There is not good answer to this question. But I must declare that I have, for a long time, now, regarded the so-called ‘gerund’ a weed that has spread unchecked through the language over the last 40 years.
Nevertheless, that does not prevent your example from being grammatically correct. The (so-called gerund phrase stands in apposition to the impersonal ‘it’, which is the subject of the sentence.
I don’t like it, because to me it is awkward and unnecessary. If the phrase is in apposition to the subject, why not place it in the subject position in the first place?
Reading such stories before sleeping is not advisable.
I should also prefer to avoid two gerunds in the same short sentence. I also agree with your second dictionary that in the sentence in question the preferable version is
It is not advisable to read such stories before sleeping.
But this alternative is preferable as a matter of style, not of grammar. It is simpler and clearer. It starts in the logical order: 1) topic (what the sentence is about - the ‘subject’); 2) predicate (what we have to say about it).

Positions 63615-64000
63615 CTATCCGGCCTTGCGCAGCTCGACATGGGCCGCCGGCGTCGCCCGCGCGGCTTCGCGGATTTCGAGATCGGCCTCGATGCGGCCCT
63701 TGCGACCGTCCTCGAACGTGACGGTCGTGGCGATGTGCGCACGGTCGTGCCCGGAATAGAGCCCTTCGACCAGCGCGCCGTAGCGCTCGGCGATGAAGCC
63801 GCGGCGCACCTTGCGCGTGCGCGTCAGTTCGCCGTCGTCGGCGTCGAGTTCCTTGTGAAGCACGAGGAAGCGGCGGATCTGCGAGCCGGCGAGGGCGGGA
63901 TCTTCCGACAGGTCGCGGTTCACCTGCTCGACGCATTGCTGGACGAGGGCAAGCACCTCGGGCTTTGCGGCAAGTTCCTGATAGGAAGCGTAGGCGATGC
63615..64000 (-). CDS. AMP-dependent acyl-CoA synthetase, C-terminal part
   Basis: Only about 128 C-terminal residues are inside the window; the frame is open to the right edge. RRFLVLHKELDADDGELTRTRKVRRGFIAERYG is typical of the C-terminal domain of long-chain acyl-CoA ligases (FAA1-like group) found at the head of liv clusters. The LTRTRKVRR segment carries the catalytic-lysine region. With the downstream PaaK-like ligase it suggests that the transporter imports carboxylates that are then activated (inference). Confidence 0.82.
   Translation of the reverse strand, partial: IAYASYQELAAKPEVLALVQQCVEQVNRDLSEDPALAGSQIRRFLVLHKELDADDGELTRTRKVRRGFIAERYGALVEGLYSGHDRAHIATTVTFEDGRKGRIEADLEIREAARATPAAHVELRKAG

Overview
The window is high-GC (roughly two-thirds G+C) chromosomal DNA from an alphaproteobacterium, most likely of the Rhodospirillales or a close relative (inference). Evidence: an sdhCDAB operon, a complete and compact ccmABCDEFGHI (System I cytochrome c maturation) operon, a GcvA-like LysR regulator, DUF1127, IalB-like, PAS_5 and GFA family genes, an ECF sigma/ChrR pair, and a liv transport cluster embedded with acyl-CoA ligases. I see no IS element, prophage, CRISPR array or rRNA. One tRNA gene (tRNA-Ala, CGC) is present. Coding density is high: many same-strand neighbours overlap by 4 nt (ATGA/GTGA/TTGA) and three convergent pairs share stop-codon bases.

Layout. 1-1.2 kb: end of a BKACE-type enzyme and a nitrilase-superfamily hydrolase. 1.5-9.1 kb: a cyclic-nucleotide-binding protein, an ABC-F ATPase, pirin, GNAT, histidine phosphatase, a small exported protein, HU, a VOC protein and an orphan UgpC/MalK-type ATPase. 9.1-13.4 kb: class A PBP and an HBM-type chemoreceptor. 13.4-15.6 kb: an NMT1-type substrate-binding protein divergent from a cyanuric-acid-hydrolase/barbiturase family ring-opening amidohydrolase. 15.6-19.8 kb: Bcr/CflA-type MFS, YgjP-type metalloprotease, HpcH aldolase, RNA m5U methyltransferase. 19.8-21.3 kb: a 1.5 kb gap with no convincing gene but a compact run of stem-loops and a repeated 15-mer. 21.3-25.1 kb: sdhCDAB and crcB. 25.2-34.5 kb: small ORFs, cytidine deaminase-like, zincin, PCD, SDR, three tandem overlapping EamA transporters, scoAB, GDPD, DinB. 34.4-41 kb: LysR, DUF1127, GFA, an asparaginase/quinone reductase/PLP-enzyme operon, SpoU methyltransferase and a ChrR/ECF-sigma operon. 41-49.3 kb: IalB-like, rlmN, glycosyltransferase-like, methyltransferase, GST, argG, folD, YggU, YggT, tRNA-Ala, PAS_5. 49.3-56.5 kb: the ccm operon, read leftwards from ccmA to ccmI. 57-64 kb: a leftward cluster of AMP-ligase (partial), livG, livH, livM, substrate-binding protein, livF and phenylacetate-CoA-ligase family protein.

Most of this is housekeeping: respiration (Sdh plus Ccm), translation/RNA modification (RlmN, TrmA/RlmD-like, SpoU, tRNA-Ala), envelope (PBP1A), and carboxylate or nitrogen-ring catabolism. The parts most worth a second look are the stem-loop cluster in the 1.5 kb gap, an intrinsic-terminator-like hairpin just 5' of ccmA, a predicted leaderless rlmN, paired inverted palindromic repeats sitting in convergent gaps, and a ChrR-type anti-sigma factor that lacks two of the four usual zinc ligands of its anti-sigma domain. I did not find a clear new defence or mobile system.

The order you ask about would work in a context like this. Charley is reading a horror story to little Maisie. Phil enters the room, looks shocked and seizes the book from Charley.
Charley - What do you think you’re doing?
Phil - It’s not advisable, reading such stories at bedtime.
This is OK because both Charley and Phil know the context. It is obvious the Phil is explaining his/her action. The ‘it’ of “It is not advisable” is obvious to both of them before the grammatical subject is mentioned. It just completes the sentence with the added inclusion of the (in the context) derogatory “such”).
But if the sentence were part of a list of do’s and don’ts with children it would be odd or at least clumsy )not incorrect) to use the gerund in this way.